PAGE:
A while ago I had to write an essay on Congregationalism and the Church meeting, and after a conversation with a church member thought that this might help us to understand what we stand for. It’s a bit academic but it may help us to discuss some things at our next church meeting.
What is the Theological basis of the Congregational Church, church meeting? Alan Argent explains that:
‘Congregationalism as a movement has its origins in the Protestant Reformation in England and Wales… Congregationalism affirms that neither priest nor ruler should insert themselves between believer and God’ (Argent 2012, p.11)
Alan Argent continues: ‘the Congregational church is made up of truly Christian people, who agree that the body of Christ consists of church members who seek to obey the Spirit. It does not recognise any human body as head of the church, only Jesus Christ.’ Robert William Dale in his book ‘A manual of Congregational principles’ says: ‘Principle IV, by the will of Christ all members of a Christian Church are directly responsible to Him for maintaining His authority in the church.’ (William 1901, p.21)
Dale points out that ‘The New Testament does not contain any law declaring that a particular scheme of church government is of universal and permanent obligation’ (William 1901, p.2). He explains that because there was little written literature in early apostolic churches, it was important for them to meet regularly to receive oral instruction. These meetings were not possible without organisation.
It is true that every Christian church was independent of other churches, governing themselves, but this could be explained by the small numbers of Christians in each town. He questions if this is enough proof that these churches could be called Congregational, but suggests that:
‘It is necessary to prove that congregational principles are permanently rooted in the central truths of the Christian revelation, and that the Congregational policy is at once the highest and the most natural organisation of the life of the Christian Church. (William 1901, p.3)
Janet Wootton explains that ‘without claiming that the congregational way is the only way of being church that is rooted in Scripture, we can make a very strong case that is thoroughly scriptural.‘ She continue to explain that there are not just a few quotes in the New Testament, but a ‘sustained strain of dissenting writing through the Hebrew scriptures, which is taken up in the teachings of Jesus and carried into radical ecclesiology of early Christians.’ (Wootton-biblical-origins.pdf n.d., p.91)
In the early apostolic churches, scripture tell us that both men and woman took part in the decision making. It is probable that in the early life of the Congregational church, the order of who was allowed to join in Church meetings was different from today. R Tudur Jones writes in the time of John Owen (1616-1683), a Calvinist. Church meetings were held regularly:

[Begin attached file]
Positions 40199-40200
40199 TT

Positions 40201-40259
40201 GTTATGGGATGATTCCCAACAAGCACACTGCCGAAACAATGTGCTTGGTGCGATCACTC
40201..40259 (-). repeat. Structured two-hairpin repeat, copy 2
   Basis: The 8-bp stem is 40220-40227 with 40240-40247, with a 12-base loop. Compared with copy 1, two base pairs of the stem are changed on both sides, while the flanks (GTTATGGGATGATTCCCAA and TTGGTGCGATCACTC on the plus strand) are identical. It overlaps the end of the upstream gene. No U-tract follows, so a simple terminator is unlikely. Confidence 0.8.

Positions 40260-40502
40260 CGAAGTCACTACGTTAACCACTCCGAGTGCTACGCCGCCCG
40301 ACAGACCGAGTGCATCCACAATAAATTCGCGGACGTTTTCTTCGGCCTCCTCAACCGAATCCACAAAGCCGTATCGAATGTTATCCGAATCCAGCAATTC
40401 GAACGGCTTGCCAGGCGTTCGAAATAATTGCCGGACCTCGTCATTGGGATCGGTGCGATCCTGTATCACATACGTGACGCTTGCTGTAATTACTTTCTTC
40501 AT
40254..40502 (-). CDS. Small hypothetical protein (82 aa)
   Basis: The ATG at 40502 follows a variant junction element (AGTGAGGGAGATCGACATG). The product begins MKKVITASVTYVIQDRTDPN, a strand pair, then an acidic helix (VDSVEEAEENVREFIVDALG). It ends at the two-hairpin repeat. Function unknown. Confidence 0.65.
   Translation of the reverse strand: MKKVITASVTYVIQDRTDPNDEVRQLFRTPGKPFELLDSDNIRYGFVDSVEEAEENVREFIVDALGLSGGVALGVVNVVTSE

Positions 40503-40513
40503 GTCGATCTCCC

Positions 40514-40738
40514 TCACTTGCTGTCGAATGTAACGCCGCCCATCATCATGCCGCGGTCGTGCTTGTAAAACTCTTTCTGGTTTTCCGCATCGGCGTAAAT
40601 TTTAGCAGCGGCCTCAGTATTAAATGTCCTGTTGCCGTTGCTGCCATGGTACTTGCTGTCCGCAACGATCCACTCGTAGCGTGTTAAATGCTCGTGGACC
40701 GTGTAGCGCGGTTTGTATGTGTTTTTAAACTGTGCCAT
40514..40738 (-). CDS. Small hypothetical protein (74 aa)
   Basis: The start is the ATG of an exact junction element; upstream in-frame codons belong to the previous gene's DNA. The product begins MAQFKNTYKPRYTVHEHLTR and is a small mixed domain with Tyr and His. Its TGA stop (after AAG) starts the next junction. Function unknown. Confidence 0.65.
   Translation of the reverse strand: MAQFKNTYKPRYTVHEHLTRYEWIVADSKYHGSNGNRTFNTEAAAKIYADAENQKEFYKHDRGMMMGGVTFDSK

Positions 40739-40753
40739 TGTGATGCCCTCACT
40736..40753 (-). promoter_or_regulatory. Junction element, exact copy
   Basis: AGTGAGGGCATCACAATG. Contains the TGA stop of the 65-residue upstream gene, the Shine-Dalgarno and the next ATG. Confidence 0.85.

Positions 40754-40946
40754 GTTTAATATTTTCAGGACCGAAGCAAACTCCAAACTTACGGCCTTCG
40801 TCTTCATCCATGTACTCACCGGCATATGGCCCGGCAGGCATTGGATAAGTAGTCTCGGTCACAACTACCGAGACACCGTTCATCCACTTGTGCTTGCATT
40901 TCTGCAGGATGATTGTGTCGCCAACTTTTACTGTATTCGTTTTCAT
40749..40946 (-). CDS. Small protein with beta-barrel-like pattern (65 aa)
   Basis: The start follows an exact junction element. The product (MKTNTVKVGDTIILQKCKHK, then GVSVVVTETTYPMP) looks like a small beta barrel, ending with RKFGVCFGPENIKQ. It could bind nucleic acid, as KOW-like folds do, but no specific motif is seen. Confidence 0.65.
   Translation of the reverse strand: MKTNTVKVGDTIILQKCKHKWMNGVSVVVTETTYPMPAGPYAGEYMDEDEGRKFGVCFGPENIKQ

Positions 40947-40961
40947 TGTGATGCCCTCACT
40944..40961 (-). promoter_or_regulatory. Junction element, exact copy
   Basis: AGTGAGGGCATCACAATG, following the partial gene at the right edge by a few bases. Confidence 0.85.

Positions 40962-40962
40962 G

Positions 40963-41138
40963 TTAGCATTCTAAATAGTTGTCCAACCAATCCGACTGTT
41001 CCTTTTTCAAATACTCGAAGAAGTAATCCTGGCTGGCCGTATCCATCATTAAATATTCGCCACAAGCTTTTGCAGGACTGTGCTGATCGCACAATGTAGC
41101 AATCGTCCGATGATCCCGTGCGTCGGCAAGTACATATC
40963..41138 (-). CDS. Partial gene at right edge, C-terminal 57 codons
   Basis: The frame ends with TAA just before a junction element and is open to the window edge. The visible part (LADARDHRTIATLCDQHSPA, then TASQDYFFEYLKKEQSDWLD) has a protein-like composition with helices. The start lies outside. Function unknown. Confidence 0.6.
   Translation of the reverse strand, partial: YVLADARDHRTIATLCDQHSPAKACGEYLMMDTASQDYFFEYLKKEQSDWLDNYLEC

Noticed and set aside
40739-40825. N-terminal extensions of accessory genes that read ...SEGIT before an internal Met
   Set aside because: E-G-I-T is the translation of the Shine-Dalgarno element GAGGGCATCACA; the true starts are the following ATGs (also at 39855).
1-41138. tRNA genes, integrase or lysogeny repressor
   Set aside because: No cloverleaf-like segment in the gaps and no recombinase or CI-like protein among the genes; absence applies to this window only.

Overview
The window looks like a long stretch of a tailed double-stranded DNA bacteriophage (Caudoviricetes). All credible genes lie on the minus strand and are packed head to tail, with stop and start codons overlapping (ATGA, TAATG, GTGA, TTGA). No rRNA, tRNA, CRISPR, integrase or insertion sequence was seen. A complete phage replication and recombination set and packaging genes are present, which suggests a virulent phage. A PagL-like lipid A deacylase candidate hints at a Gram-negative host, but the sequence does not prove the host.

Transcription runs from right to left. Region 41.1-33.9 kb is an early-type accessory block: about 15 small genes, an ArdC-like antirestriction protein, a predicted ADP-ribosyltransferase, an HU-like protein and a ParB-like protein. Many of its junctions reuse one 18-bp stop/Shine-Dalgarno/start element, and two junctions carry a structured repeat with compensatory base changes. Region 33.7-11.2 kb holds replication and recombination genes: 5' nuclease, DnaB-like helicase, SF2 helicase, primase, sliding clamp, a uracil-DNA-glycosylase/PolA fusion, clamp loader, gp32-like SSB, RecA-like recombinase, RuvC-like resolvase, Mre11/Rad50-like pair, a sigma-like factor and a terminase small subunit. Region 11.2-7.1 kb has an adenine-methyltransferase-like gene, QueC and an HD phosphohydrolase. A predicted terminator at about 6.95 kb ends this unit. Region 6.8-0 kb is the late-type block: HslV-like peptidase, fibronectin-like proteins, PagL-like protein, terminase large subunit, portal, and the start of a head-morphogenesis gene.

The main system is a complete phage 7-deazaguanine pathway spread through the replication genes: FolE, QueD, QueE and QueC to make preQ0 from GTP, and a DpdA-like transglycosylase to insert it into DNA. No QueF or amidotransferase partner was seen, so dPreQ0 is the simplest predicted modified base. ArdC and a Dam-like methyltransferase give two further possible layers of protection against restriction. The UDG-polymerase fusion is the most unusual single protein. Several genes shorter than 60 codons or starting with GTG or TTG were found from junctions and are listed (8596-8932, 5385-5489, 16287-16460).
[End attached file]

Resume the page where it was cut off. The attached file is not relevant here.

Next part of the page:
‘But only men were allowed to vote. The ministry, too, was confined to men. The theologians in their manuals of church order were meticulous in distinguishing between the functions discharged by ‘pastor’, ’teacher’, ‘elder’ and ‘deacon.’ (Jones 1962, p.85).
Jones explains that in November 1876, R W Dale in an address he made, pointed out that people were moving away from Calvinism. He notes that: ‘the two men who contributed most to the future of theology amongst Congregationalists were Robert William Dale (1829-1895) and Andrew Martin Fairbairn 1838-1912).’ (Jones 1962, p.266)
Martin Camroux, says that:
‘The latter part of the nineteenth century witnessed profound changes in what is now called congregationalism. By the mid-1850’s biblical criticism began to be accepted…Calvinism was abandoned.’ (Camroux and Cornick 2016, p.25)
He continues to point out that Liberal theology from Germany had a significant influence in Britain. The Leicester conference of 1877, was the decisive moment for the Congregationalists. And in 1917 Congregationalists were among the first to ordain a woman minister, Constance Coltman. Liberal theology and Bible Criticism changed the way Congregationalist worked, but has this searching for a Theology lost the contact with the biblical scripture and the Holy Spirit? Jesus’ first followers were both men and women, but Jesus did challenge the authority of the state.
R Tudur Jones explains that Congregationalists have an ancient political tradition that went back to the Puritans. Nonconformists still suffered during the mid-nineteenth and early twentieth century from injustices in some civil matters, burials, marriages, church rate and education. This brought Congregationalists back to politics for a short while. Alan Argent agrees he says: ‘Nonconformist support benefited the Liberal Party in the 1906 general election.’ (Argent 2013, p.30).
Liberalism declined, but Jones notes that Congregationalists started to take more notice of the socially underprivileged. The creation of Independent Labour party in 1893, (whose leader James Keir Hardie, had close relations with Congregationalism,) once again brought Congregationalists back into political influence. ‘Modernist theologians were actively sympathetic and R J Campbell said of his own particular version of modernism, that it was the theology of the Labour movement “whether the movement knew it or not”.’ (Jones 1962, p.344).